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California City Solutions: Mammoth Lakes Creates Multi-Departmental Approach for TOT Enforcement and Collection

May 29, 2014
This story is part of an ongoing series featuring Helen Putnam Award entries.
These entries are also now available on the League’s website as a resource for cities in a searchable database called California City Solutions. Mammoth Lakes’ TOT Enforcement & Revenue Collection Program was submitted in 2013 for the Internal Administration award category.

The town of Mammoth Lakes is a resort community within the Inyo National Forest in southwestern Mono County and includes one of the finest ski resorts in the western United States. Mammoth Mountain Ski Area is just five miles away. With a small resident population of approximately 8,000, the town has an estimated average of 2.8 million visits annually. With budget constraints from the declining economy, the town decided it was time to create a strategy for effective tax enforcement and collection based on the tourism industry.
Because Mammoth Lakes' economy is primarily based on tourism, industry related taxes are a significant portion of the town’s revenue. Recently, when the town faced serious budget shortfalls brought on by a legal settlement and the effects of the recession, it became crucial for the town to implement a successful multi-departmental tax enforcement and collection program.
Mammoth Lakes is home to more than 4,774 rental units. With such a large number of rental units available, the transient occupancy tax (TOT), which is set at 13 percent, generates about 60 percent of the town's annual General Fund. This critical revenue source funds public safety, snow removal and road maintenance, recreational programming, parks maintenance and marketing and more, providing a safe and enjoyable experience for the community and traveling public.
Historically a significant amount of Mammoth Lakes’ TOT revenue has gone uncollected because of the prevalence of illegal transient rentals and an inefficient collection and monitoring processes. Depleted staff resources caused by budget constraints made it difficult for the finance department to conduct the tax enforcement efforts necessary. The town’s outdated software caused triplicate data entry during some processes of TOT collection. When Mammoth Lakes reached a large settlement agreement in August 2012 (amounting to payments of $2 million over a 23 year period) the city found its resources and staff to collect TOT strained.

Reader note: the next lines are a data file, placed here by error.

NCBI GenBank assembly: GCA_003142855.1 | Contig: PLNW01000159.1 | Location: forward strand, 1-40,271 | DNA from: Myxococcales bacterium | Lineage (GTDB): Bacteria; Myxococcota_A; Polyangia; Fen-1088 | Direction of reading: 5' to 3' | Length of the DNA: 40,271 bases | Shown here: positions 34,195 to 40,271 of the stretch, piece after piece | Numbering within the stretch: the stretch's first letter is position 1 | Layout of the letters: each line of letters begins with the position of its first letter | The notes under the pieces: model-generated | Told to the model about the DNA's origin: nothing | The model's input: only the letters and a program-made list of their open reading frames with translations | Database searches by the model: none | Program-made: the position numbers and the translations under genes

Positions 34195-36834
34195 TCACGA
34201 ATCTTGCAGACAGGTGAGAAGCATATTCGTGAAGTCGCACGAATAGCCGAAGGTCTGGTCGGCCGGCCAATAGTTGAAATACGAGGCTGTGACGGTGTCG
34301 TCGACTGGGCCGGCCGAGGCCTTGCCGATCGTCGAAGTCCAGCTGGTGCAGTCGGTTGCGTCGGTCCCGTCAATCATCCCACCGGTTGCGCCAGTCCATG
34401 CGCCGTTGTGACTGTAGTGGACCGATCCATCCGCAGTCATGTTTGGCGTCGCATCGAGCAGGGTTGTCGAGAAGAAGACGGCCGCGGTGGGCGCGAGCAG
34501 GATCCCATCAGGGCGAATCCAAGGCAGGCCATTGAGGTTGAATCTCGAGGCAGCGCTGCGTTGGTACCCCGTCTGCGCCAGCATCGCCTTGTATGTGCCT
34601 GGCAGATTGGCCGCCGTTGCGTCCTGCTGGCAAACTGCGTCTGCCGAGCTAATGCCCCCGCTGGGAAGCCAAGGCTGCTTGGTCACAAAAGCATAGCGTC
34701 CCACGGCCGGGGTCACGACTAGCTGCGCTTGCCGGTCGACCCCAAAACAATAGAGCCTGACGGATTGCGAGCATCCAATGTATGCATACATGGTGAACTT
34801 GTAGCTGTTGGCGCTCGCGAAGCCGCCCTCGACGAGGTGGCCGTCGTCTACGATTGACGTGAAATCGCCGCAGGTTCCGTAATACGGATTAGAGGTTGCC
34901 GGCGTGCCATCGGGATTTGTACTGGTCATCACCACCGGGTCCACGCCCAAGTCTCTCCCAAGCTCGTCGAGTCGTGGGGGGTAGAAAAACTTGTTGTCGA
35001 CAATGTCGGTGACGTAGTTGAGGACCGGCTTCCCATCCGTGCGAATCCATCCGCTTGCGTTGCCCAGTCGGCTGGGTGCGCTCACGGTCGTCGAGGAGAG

The town faced a challenge in identifying the level of transient occupancy and tax requirements. According to the Mammoth Lakes Housing Element 2007-2014, “an estimated 57.5 percent of the entire housing stock is dedicated to seasonal, recreational or occasional use, reflecting the popularity of Mammoth Lakes as a location for second-home ownership.” These second homeowners viewed renting as a way to supplement their mortgage payments when the housing market crashed in 2007 without having knowledge of local zoning regulations and tax laws.
In order to make up for budget shortfalls, Mammoth Lakes implemented an aggressive TOT Enforcement & Revenue Collection Program in August 2011. The program’s objective is to establish a sustainable TOT enforcement program that includes code compliance, tax assessments, and audits in order to increase the town’s General Fund by preventing illegal rentals/zoning violations, collecting past due TOT, and educating the public to ensure future compliance.
The Community & Economic Development Department contributed 1.85 full-time equivalent employees to the program. Although tax collection was traditionally a finance function, the town realized that a multi-departmental approach was necessary to collect the taxes.
Program staff engaged the community by forming a TOT oversight committee comprising local lodging association members, nonprofit organizations, and council members. These community partners conduct public outreach and provide political support. The committee meets monthly to direct initiatives that streamline enforcement efforts, bolster the public outreach campaign, and lead technology updates that will facilitate online tax remittance.
Public Outreach